If you are rapidly approaching 40 ( like me) and you feel that your career is heading towards a dead valley and you wonder whether you can still start another one, read this book.
If you feel that 10 year old your kid is slow in picking piano and he has no hope of becoming another Mozart who started at 4, you are right. But then, you don’t need to be a Mozart to be an outstanding musician; read this book and it will show you musicians who boom late.
If you think that doing deliberate practice ( the so-called 10,000 hours deliberate practice) can let you master any fields, think again. Deliberate practice can work on domains with well-defined rules and when correct immediate feedbacks exist always, such as chess. But real world is a lot messier than this. In this real world, rules are murky if ever defined, and feedbacks are either not immediate or non-existence or downright wrong. In this case, deliberate practice can easily lead experts astray.
Parents always that hope their sons and daughters would one day be successful. In doing so they voluntarily assign themselves to be the chauffeur of their children, sending them to different classes as early as their age permit. The reasoning is that if you want to develop a skill, play an instrument or lead in a field, then you need to start early, focus intensely and do as many hours of deliberate practice as you can. There is no time for anything else: sleepovers at your friend’s house? Forget it; TV time? Get your practice done! Even reading extra-curricular books are forbidden, they have nothing to do with your exam. What about doing some extreme passions like hiking mountains in Nepal? DON’T YOU EVER THINK ABOUT SUCH DANGEROUS ACTIVITIES!
In the book Range: Why Generalists Triumph in a Specialized World, David Epstein tries to dispel the myth that start early and deliberate practice is the key to lead a successful career. He shows that surprisingly, a lot of professional sports players, businessman and scientists are late bloomers and dabblers. At their early ages, they sample quite a variety of different skills or professions, and they specialize fairly late into their careers. Instead of just sticking to one single profession, they dabble into different professions at different times.
One might think that being a generalist is just a waste of time. There aren’t simply enough time to understand a field deeply, so why be so greedy and sample them all? But this is not the case, through numerous examples, David Epstein shows that activities in different domains give the generalists different perspectives, which make them less susceptible to groupthink, and more able to think outside of the box. A generalist might not be able to go as deep as a specialist, but that doesn’t really matter, he has the Range that a specialist lacks.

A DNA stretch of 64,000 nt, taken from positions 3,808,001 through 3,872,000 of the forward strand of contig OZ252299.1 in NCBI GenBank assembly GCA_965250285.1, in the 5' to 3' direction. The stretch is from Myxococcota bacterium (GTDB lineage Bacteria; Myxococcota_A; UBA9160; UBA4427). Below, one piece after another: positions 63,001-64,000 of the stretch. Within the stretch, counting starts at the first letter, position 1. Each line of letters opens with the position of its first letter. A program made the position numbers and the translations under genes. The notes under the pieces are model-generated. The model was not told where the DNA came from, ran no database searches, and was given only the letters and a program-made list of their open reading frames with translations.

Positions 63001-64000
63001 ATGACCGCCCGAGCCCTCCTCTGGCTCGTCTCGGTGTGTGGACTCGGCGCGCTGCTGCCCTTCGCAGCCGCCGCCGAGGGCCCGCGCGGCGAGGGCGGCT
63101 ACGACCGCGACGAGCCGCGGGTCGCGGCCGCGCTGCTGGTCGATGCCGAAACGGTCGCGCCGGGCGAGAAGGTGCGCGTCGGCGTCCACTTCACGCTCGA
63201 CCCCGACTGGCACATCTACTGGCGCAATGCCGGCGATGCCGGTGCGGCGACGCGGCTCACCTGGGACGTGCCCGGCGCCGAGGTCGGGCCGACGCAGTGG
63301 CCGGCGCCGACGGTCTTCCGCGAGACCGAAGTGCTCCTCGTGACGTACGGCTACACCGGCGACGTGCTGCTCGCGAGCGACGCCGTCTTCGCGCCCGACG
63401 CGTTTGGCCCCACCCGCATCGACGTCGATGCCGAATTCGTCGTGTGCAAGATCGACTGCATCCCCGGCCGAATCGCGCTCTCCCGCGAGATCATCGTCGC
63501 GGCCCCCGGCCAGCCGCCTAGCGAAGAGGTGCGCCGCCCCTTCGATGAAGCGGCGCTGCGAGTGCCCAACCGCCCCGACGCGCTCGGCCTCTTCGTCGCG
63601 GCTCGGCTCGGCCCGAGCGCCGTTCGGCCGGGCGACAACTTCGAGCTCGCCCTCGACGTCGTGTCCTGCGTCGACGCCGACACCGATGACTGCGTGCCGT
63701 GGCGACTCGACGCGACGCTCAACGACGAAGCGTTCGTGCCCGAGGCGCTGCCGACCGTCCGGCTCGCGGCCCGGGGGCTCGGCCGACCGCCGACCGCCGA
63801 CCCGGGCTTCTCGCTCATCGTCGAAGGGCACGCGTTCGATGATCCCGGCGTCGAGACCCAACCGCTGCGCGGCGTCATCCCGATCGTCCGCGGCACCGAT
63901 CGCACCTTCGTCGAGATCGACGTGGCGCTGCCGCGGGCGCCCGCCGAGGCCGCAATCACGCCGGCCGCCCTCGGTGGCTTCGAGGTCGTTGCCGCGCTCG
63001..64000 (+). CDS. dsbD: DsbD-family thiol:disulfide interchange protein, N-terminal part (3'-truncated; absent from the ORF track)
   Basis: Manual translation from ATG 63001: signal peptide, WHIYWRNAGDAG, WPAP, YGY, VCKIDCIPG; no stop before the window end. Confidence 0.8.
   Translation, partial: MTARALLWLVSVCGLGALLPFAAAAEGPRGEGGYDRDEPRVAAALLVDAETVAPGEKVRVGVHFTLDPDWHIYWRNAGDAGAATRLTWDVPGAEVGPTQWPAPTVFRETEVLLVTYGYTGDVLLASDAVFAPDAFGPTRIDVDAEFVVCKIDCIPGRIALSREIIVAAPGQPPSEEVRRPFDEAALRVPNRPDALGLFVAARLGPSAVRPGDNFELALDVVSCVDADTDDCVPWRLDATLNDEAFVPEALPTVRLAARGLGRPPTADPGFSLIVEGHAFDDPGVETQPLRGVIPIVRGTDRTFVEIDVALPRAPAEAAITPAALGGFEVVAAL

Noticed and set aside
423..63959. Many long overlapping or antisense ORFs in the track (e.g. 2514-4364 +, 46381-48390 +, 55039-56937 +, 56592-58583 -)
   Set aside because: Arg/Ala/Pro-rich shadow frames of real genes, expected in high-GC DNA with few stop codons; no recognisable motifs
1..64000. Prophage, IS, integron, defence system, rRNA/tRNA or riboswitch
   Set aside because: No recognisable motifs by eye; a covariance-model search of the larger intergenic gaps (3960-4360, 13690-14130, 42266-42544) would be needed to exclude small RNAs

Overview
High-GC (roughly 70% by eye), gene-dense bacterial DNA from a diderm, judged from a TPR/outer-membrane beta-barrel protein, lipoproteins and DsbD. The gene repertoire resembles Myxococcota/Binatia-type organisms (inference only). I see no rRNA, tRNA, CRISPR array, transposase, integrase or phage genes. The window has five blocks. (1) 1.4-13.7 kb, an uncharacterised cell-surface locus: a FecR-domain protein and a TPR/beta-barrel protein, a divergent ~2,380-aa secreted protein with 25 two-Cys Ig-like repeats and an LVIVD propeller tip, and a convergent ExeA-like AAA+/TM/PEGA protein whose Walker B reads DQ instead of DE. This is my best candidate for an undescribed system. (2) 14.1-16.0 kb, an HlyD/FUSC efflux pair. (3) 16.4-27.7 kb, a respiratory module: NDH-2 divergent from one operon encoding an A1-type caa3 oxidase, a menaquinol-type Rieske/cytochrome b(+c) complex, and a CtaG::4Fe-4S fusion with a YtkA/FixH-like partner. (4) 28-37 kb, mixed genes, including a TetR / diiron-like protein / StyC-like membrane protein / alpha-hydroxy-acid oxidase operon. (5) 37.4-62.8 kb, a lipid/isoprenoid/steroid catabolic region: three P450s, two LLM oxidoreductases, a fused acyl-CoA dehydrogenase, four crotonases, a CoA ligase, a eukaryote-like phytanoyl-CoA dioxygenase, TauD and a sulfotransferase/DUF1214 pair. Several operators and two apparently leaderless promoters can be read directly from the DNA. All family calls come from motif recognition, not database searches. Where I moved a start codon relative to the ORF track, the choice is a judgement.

Too much specialization can actively harm; just take medicine for an example, a recent study found that cardiac patients were actually less likely to die if they were admitted during a national cardiology conference when thousands of cardiologists were away and not available. It is suggested that the reason for this is because the cardiologists have gotten so used to treating chest pain with stents that they do so even when the treatment is unnecessary or dangerous. So removing the specialists from the treatment is actually an effective way to save lives! This is a classic ” if all you have is a hammer, everything looks like a nail” problem.
I suspect that one of the reasons why people avoid involving into other fields is because of the fear of stepping out of their comfort zone, because learning new things are always inefficient, difficult, frustrating and usually heading nowhere. But even if you fail, the effort is not wasted. Your brain has been primed for subsequent learning, and you gain new perspective. It’s not uncommon that a solution often comes to our minds not after a long fruitless attempts, but after we have done the necessarily struggles and then do something else. Sometimes you just have to go through the winding road, there is no shortcuts. Sometimes you just have to make the mistakes, or else the lessons won’t stick.
So, back to the question of can it be ever too late to change your career? The answer is a resounding NO. If you ever need to ask this question, this means that you are aware of the dead valley you are in, and you definitely need to change. True, changing is painful, but no pain, no gain. And with your diverse experience, you can bring new things to a different field, you can still be successful, as numerous examples enumerated in the book.
You need to step out of your comfort zone, learn new things, think more different and fail more often.
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